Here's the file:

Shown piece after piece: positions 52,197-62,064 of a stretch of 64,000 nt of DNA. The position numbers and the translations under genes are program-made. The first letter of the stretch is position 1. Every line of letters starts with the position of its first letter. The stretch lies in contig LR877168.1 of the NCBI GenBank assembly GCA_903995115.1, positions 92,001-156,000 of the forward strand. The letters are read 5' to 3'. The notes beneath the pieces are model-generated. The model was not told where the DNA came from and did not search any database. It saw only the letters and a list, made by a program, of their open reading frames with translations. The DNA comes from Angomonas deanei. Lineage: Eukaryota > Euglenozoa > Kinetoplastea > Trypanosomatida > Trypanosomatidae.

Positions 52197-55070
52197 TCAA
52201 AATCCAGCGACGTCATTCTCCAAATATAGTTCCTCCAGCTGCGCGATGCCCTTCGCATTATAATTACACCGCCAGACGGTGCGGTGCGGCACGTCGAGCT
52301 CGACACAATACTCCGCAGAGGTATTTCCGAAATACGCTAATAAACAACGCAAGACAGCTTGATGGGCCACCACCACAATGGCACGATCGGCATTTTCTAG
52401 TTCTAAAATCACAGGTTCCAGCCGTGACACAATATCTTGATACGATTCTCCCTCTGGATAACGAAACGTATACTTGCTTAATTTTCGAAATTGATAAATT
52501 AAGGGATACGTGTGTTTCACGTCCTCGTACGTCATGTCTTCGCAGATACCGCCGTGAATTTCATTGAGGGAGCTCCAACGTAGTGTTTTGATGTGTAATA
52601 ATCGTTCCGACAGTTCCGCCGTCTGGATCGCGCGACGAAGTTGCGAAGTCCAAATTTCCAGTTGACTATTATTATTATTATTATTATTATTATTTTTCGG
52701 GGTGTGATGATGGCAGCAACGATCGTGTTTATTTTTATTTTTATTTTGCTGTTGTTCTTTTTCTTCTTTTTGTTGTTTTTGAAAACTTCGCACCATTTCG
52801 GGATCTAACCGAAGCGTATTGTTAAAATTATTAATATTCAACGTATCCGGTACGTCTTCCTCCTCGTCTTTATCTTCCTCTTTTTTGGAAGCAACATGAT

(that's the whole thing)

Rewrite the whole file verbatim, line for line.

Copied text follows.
Shown piece after piece: positions 52,197-62,064 of a stretch of 64,000 nt of DNA. The position numbers and the translations under genes are program-made. The first letter of the stretch is position 1. Every line of letters starts with the position of its first letter. The stretch lies in contig LR877168.1 of the NCBI GenBank assembly GCA_903995115.1, positions 92,001-156,000 of the forward strand. The letters are read 5' to 3'. The notes beneath the pieces are model-generated. The model was not told where the DNA came from and did not search any database. It saw only the letters and a list, made by a program, of their open reading frames with translations. The DNA comes from Angomonas deanei. Lineage: Eukaryota > Euglenozoa > Kinetoplastea > Trypanosomatida > Trypanosomatidae.

Positions 52197-55070
52197 TCAA
52201 AATCCAGCGACGTCATTCTCCAAATATAGTTCCTCCAGCTGCGCGATGCCCTTCGCATTATAATTACACCGCCAGACGGTGCGGTGCGGCACGTCGAGCT
52301 CGACACAATACTCCGCAGAGGTATTTCCGAAATACGCTAATAAACAACGCAAGACAGCTTGATGGGCCACCACCACAATGGCACGATCGGCATTTTCTAG
52401 TTCTAAAATCACAGGTTCCAGCCGTGACACAATATCTTGATACGATTCTCCCTCTGGATAACGAAACGTATACTTGCTTAATTTTCGAAATTGATAAATT
52501 AAGGGATACGTGTGTTTCACGTCCTCGTACGTCATGTCTTCGCAGATACCGCCGTGAATTTCATTGAGGGAGCTCCAACGTAGTGTTTTGATGTGTAATA
52601 ATCGTTCCGACAGTTCCGCCGTCTGGATCGCGCGACGAAGTTGCGAAGTCCAAATTTCCAGTTGACTATTATTATTATTATTATTATTATTATTTTTCGG
52701 GGTGTGATGATGGCAGCAACGATCGTGTTTATTTTTATTTTTATTTTGCTGTTGTTCTTTTTCTTCTTTTTGTTGTTTTTGAAAACTTCGCACCATTTCG
52801 GGATCTAACCGAAGCGTATTGTTAAAATTATTAATATTCAACGTATCCGGTACGTCTTCCTCCTCGTCTTTATCTTCCTCTTTTTTGGAAGCAACATGAT